Local Efforts Can Lead to Global Impact - Open-Source Lessons
One of the best things about working in open-source technology -- and, in our case, Drupal specifically -- is the fact that your local efforts can have a global impact. You are part of a much larger community that’s all working together, sharing its strengths, to make a difference.
Just over a month ago, I wrote a post about our ongoing partnership with Fanshawe College, wherein we run a 12-week Drupal course for interested students. Almost immediately, @ok_lyndsey reached out to us via Twitter and started a conversation asking what lessons we learned and what we did differently.
That started the ball rolling on a much larger conversation, with @BancroftAlison about bringing continuing Drupal education to smaller locales.
You see, Lyndsey is in Australia, Alison is in England, and I’m here in London, ON. We all live in cities that aren’t our major metropolitan areas, so the challenge for all of us -- whether we’re in a more rural environment or in an urban setting -- is how do we bring relevant, ongoing training to our communities.
Both Lyndsey and Alison have attended Drupal meet-ups in their area, but those are often targetted to a more technically advanced clientele. How do we cater training to those who want to use Drupal for marketing purposes, for example? So our course appealed to their interests -- it’s not too technical, but it’s not bare-bones intro-to-coding either.
I’m happy to say that Lyndsey, Alison, and I have had some wonderful conversations over the past month -- via Google Hangouts. We’re working together to try to come up solutions and develop programs that work in their areas -- and all because of one blog post. That is the power and global impact of open-source: one idea we had in London may now have a ripple effect across the Atlantic.
So going back to Lyndsey’s original question, what did we learn from last year that we’ve applied to this year?
- We started the program earlier to avoid the challenges of student graduation
- We updated the curriculum
- We added two more general courses to the beginning: Intro to Drupal and a why-you’re-learning Drupal element
- We delineated more into front-end, back-end development courses
- We added streams on site performance, AODA compliance, and site checklists.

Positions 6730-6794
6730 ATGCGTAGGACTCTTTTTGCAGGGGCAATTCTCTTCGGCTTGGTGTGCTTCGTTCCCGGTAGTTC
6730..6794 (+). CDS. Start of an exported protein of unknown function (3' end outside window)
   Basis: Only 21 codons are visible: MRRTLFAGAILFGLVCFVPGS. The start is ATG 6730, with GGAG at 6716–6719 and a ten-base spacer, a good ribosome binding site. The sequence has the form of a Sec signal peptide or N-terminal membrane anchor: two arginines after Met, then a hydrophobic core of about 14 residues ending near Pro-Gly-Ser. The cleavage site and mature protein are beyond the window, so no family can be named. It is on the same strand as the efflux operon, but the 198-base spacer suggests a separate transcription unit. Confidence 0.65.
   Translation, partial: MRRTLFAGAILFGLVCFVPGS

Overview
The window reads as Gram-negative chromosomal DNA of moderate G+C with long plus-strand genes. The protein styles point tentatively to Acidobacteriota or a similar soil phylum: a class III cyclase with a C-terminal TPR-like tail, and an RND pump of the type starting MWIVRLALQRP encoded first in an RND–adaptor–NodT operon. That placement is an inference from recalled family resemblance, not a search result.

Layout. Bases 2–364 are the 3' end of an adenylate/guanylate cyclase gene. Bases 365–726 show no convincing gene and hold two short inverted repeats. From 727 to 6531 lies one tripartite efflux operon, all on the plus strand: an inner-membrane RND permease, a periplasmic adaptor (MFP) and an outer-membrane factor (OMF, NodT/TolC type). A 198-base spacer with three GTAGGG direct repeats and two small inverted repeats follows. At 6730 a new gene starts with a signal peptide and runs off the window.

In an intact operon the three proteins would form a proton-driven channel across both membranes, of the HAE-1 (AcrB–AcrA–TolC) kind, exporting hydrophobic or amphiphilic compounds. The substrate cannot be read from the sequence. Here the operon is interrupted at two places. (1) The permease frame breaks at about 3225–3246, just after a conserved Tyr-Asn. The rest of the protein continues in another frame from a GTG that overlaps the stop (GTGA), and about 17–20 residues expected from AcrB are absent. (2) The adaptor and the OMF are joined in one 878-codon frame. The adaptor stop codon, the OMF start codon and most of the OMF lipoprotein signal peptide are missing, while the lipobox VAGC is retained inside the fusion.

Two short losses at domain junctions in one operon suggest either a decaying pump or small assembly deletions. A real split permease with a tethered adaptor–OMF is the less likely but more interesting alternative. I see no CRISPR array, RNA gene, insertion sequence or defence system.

Essentially, we added elements that, while relevant to Drupal development, would also apply across the board -- those foundational elements that support all coding. What was exciting for us was that many students indicated they actively wanted to learn Drupal as they saw the value of having another digital tool in their virtual toolbelt. And by starting it earlier, we’re also able to solicit more student feedback that will help us create future iterations of this program. Last year, we missed out on that opportunity as many of our students graduated immediately after the course completion.
Selfishly, it’s great for Digital Echidna. Obviously, we benefit from more students learning about Drupal and becoming conversant in it. But this has an incredible impact on the students as well. Our co-ops get to help our staff members in supporting their classmates and mentoring them during the program -- and we all know that the best way to learn something is to teach someone else.
I’m happy to say we’re only going to grow and refine this program. Next year, we want to incorporate more ongoing project work, so that students can have something tangible built at the end of the program. We’re also extending this type of training program to non-students, offering customized Drupal training courses so to support the IT and development needs of other companies.
And, of course, we’re going to support our new friends in Australia and England as they work to bring enhanced Drupal training to rural environments. It’s all part of being a community -- we work with each other to support each other and, in the end, make our Drupal product better.